My name's Gavin Lowe, I'm a tutor and director
of studies for Computer Science at St Catherine's
college Oxford. This video is going to be
a demonstration admissions interview, we're
going to try and show you how we run our undergraduate
admissions interviews for Computer Science
and in particular how we run them using online
technology. So with me I've got Alastair Janse
van Rensburg who's another tutor at St Catz
and Tom Aston who's an undergraduate at St
Catz. Tom's just about to enter his second
year. So in a moment we'll be into giving
a demo interview to Tom, see how he gets on.
First of all let me just say a little bit
about how we run interviews. I normally start
interviews by a little bit of general discussion
... try and get to know the candidates a little
bit better, find out what motivates them,
sometimes at that point I'll ask a question
about something on their personal statement,
sometimes I won't, I won't do that today.
However most of the interview is made up of
technical questions, some mathematical problems
or puzzles, to try and assess the candidates
technical ability that how will they help
cope with the Computer Science degree at Oxford.
So for online interviews we use an app called
Miro we'll use it, we'll see it in a bit,
it's an online whiteboard app, ... my experience
is that most candidates get on fairly well
with that ... but it's the sort of thing that
if somebody messes up we're not too worried
about that, we're more interested in how good
candidates are technically. So we want to
see ... how well they cope with the problems
that we give them ... whether they think logically
and come up with good ideas for tackling the
problems. Also are they able to explain their
thinking reasonably, of course we don't expect
a perfect explanation in real time, but I
hope we can have a conversation where we get
to understand what the candidate is thinking.
And also the other way around, can the candidate
pick up hints from us, ... well really we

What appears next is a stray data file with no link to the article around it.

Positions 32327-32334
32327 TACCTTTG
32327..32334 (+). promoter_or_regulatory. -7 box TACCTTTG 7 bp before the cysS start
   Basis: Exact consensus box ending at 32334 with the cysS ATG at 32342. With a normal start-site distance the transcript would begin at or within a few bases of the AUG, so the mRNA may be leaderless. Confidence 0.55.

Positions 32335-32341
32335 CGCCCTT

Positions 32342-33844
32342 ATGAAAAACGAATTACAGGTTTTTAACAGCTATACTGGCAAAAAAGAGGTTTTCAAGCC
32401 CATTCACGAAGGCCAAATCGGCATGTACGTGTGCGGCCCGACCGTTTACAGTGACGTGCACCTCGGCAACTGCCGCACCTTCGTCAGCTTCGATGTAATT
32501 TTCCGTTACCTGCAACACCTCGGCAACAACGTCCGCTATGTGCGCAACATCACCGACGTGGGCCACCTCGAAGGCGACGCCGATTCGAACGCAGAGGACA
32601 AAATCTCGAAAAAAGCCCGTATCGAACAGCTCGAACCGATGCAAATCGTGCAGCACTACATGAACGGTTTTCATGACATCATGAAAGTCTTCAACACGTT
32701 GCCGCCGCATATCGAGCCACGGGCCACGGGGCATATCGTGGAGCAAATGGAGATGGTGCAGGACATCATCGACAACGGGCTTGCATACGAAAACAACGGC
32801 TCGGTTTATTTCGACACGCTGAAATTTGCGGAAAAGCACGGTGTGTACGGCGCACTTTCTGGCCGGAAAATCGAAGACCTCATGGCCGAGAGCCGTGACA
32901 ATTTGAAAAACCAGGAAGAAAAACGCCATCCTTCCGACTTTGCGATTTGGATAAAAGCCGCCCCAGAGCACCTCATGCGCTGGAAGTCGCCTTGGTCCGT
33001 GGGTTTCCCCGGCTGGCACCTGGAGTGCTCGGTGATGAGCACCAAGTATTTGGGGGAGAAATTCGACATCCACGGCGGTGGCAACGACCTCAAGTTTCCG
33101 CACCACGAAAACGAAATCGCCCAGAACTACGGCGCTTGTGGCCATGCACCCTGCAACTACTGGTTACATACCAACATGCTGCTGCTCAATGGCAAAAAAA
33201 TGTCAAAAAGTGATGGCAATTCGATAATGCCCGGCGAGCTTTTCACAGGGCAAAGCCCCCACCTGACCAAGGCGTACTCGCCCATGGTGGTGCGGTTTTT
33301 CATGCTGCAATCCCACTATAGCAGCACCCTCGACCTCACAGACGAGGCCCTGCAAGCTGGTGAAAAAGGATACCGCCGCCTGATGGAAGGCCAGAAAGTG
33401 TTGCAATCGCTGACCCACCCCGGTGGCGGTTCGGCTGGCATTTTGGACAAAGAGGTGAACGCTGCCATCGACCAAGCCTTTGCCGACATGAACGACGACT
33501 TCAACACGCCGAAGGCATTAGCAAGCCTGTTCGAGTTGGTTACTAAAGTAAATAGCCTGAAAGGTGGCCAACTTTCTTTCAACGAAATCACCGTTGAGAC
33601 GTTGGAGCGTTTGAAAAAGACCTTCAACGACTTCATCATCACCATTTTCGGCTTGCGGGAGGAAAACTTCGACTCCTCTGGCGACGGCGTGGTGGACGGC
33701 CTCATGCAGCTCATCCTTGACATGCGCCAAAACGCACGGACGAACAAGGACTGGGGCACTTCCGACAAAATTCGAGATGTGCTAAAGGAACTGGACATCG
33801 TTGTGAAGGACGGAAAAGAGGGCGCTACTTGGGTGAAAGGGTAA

want to assess whether candidates will cope
well with the interactive style of teaching
that we have at Oxford, so we want to see
that they actually will learn from what we're
saying. At the end of the interview ... we
normally give the candidates a chance to ask
their own questions if they have any, but
we won't be doing that today. Okay so we're
going to do a 20-minute sample interview,
that's a bit short really normally we actually
allow 30 minutes ... for an interview but
it's gonna be a little bit shorter today.
Okay so let's see how Tom gets on.
Hello Tom, so thanks very much for coming
for interview, ... perhaps we can start can
you just tell us why do you want to study
computer science? I study computer science
because I find it incredibly interesting how
an inanimate device like a computer which
fundamentally like built out of silicon, can
sort of work from the very smallest elements
like transistors all the way up to like for
example Teams that were doing this interview
over, ... and how that can also be abstracted
out from like small logic gates up to adders
up to like applications and operating systems.
Okay can you tell us about something interesting
you've done in the area of computer science
maybe an interesting program that you've written?
Although it's quite simple probably my favourite
program that I've ever written was just a
small mini max algorithm for ... noughts and
crosses. It's like yes it's quite simple and
the implementation wasn't too hard but I found
really neat how like an algorithm like that
can be implemented and how like you can basically
create an unpeaceable AI for a game as simple
as noughts and crosses. Okay that sounds interesting,
thanks. Okay so let's move on to some technical
problems ... so for the purpose of the recording
I'm going to share my screen looking at Miro
Okay so there's a question here ... so let
me read the first bit through to you Tom and
then you can have a go at it. So Alice plays
a game with her friends Sam and Pam. In each
of the scenarios below she chooses two positive
integers x and y, so one less than or equal
to x, x less than or equal to y, and she whispers
the sum s which is x plus y to Sam and whispers
the product p which is x times y to Pam. Sam
and Pam have to try to work out what x and
y are. They're all expert logicians and they
always tell the truth. Okay so part one Alice
chooses two positive integers x and y as I
just described, and whispers the sum to Sam
and the product to Pam. Sam says I know what
x and y are, what can you say about x and
y? Okay so for Sam to know what x and y are,
then x plus y must ... well s must specify